Pflügers Archiv - European Journal of Physiology 01/1999; 439(1):18-26. · 4.87 Impact Factor
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    ABSTRACT: Kv1.1/Kvbeta1.1 (alphabeta) K+ channel expressed in Xenopus oocytes was shown to have a fast inactivating current component. The fraction of this component (extent of inactivation) is increased by microfilament disruption induced by cytochalasins or by phosphorylation of the alpha subunit at Ser-446, which impairs the interaction of the channel with microfilaments. The relevant sites of interaction on the channel molecules have not been identified. Using a phosphorylation-deficient mutant of alpha, S446A, to ensure maximal basal interaction of the channel with the cytoskeleton, we show that one relevant site is the end of the C terminus of alpha. Truncation of the last six amino acids resulted in alphabeta channels with an extent of inactivation up to 2.5-fold larger and its further enhancement by cytochalasins being reduced 2-fold. The wild-type channels exhibited strong inactivation, which could not be markedly increased either by cytochalasins or by the C-terminal mutations, indicating that the interaction of the wild-type channels with microfilaments was minimal to begin with, presumably because of extensive basal phosphorylation. Since the C-terminal end of Kv1.1 was shown to participate in channel clustering via an interaction with members of the PSD-95 family of proteins, we propose that a similar interaction with an endogenous protein takes place, contributing to channel connection to the oocyte cytoskeleton. This is the first report to assign a modulatory role to such an interaction: together with the state of phosphorylation of the channel, it regulates the extent of inactivation conferred by the beta subunit.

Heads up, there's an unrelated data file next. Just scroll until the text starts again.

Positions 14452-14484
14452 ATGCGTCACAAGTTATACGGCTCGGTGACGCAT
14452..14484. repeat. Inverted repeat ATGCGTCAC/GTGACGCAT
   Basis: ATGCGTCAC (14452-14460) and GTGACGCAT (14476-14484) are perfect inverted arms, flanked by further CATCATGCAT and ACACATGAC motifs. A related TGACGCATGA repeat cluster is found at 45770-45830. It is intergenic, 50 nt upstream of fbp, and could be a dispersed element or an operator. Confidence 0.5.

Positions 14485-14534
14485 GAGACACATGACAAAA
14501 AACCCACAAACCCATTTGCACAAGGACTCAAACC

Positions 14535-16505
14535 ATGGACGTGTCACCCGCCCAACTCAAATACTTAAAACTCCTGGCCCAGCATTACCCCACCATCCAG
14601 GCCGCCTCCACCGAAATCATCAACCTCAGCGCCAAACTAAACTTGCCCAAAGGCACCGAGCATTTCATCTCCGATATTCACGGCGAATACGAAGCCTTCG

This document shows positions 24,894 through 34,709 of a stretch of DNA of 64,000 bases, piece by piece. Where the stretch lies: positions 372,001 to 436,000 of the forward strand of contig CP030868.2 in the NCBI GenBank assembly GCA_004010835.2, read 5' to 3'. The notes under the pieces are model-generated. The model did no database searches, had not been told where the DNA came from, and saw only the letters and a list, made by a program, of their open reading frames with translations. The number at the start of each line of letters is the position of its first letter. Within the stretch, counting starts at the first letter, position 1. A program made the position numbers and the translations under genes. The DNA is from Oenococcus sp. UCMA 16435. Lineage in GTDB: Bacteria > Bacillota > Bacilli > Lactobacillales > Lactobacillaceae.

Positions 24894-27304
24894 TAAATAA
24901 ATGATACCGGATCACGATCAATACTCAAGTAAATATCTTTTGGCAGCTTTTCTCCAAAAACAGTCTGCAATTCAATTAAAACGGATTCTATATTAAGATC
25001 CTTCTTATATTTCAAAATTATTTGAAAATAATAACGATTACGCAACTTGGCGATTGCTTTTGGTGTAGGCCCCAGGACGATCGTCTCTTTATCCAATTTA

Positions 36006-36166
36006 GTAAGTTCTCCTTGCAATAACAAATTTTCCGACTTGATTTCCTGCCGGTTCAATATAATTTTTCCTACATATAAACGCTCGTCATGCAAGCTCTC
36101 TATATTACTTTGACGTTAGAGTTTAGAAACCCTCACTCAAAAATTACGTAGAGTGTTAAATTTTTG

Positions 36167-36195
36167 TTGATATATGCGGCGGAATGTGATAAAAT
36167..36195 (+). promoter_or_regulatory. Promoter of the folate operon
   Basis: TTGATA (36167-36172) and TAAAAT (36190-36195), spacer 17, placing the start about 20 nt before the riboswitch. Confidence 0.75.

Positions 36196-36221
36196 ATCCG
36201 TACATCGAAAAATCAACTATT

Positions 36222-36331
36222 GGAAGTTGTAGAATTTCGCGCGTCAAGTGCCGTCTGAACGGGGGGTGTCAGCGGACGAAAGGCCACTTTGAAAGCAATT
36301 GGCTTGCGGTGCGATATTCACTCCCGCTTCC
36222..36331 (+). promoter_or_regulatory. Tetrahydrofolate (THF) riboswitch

Journal of Biological Chemistry 06/1997; 272(22):14021-4. · 4.65 Impact Factor
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    ABSTRACT: Kv1.1/Kvβ1.1 (αβ) K+ channel expressed in Xenopus oocytes was shown to have a fast inactivating current component. The fraction of this component (extent of inactivation) is increased by microfilament disruption induced by cytochalasins or by phosphorylation of the α subunit at Ser-446, which impairs the interaction of the channel with microfilaments. The relevant sites of interaction on the channel molecules have not been identified. Using a phosphorylation-deficient mutant of α, S446A, to ensure maximal basal interaction of the channel with the cytoskeleton, we show that one relevant site is the end of the C terminus of α. Truncation of the last six amino acids resulted in αβ channels with an extent of inactivation up to 2.5-fold larger and its further enhancement by cytochalasins being reduced 2-fold. The wild-type channels exhibited strong inactivation, which could not be markedly increased either by cytochalasins or by the C-terminal mutations, indicating that the interaction of the wild-type channels with microfilaments was minimal to begin with, presumably because of extensive basal phosphorylation. Since the C-terminal end of Kv1.1 was shown to participate in channel clustering via an interaction with members of the PSD-95 family of proteins, we propose that a similar interaction with an endogenous protein takes place, contributing to channel connection to the oocyte cytoskeleton. This is the first report to assign a modulatory role to such an interaction: together with the state of phosphorylation of the channel, it regulates the extent of inactivation conferred by the β subunit.